Why was Leibniz so fascinated by Chinese philosophy and culture? What specific forms did his interest take? How did his interest compare with the relative indifference of his philosophical contemporaries and near-contemporaries such as Spinoza and Locke? In this highly original book, Franklin Perkins examines Leibniz's voluminous writings on the subject and suggests that his interest was founded in his own philosophy: the nature of his metaphysical and theological views required him to take Chinese thought seriously. Leibniz was unusual in holding enlightened views about the intellectual profitability of cultural exchange, and in a broad-ranging discussion Perkins charts these views, their historical context, and their social and philosophical ramifications. The result is an illuminating philosophical study which also raises wider questions about the perils and rewards of trying to understand and learn from a different culture.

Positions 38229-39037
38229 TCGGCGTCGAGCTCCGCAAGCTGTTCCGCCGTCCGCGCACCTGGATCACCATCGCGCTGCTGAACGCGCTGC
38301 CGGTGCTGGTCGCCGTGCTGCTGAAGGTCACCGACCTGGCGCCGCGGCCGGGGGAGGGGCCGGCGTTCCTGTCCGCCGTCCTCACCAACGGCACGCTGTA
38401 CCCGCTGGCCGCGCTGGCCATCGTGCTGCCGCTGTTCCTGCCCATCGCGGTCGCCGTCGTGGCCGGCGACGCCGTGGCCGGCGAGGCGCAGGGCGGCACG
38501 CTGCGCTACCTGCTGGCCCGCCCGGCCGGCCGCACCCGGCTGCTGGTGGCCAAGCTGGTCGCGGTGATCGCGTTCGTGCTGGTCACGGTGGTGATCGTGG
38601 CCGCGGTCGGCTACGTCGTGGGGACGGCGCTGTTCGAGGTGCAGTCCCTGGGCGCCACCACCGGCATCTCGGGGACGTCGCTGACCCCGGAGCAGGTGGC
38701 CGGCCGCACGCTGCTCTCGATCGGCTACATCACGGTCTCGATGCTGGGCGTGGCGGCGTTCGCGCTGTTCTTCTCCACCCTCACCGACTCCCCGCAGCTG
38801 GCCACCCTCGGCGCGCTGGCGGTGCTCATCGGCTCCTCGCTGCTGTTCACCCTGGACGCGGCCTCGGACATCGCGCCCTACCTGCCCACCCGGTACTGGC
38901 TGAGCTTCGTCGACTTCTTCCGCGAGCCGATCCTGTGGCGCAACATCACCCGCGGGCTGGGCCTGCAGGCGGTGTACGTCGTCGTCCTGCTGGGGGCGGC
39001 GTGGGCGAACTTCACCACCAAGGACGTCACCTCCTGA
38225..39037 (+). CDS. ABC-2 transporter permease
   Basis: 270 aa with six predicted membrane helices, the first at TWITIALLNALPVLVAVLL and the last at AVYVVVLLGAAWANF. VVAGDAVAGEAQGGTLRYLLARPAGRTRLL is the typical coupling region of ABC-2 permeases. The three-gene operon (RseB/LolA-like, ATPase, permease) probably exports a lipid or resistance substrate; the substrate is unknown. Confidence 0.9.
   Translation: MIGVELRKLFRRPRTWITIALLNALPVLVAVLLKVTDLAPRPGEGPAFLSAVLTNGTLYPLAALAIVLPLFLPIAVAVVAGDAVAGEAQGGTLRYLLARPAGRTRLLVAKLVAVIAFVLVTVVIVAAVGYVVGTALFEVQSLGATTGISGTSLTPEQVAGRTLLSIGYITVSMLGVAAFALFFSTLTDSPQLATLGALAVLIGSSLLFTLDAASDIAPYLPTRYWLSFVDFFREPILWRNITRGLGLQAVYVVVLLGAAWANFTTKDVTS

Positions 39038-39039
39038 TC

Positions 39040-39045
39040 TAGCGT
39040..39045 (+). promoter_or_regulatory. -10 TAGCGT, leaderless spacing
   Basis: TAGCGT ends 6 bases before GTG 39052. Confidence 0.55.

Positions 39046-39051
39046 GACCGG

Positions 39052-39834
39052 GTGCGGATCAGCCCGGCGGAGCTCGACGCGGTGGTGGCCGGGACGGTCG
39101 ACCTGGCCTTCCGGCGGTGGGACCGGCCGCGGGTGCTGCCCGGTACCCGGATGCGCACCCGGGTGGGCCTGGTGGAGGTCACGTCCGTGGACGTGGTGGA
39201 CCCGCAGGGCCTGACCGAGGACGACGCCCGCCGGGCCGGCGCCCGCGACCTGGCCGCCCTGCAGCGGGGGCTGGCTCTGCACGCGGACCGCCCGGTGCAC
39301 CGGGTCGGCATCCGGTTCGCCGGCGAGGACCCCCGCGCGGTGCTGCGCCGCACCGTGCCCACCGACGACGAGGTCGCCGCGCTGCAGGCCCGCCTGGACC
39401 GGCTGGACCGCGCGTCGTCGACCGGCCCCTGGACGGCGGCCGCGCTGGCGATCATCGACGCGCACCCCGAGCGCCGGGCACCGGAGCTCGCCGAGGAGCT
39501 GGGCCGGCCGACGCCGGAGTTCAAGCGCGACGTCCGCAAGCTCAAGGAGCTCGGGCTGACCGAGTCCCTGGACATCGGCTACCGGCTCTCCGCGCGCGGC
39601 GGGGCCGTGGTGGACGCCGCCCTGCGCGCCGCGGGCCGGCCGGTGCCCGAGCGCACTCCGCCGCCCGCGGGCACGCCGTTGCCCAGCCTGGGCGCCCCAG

Franklin Perkins is Assistant Professor of Philosophy at DePaul University, Chicago. He has published in early modern European philosophy, early Chinese philosophy, and comparative philosophy, with articles appearing in the Journal of the History of Ideas, the Journal of Chinese Philosophy, and the Leibniz Review.
List of illustrations; Preface; List of abbreviations; 1. Europe encounters the world; 2. Order and diversity in Leibniz's metaphysics; 3. Exchange with China; 4. Interpreting China; 5. Leibniz and cultural exchange; Bibliography; Index.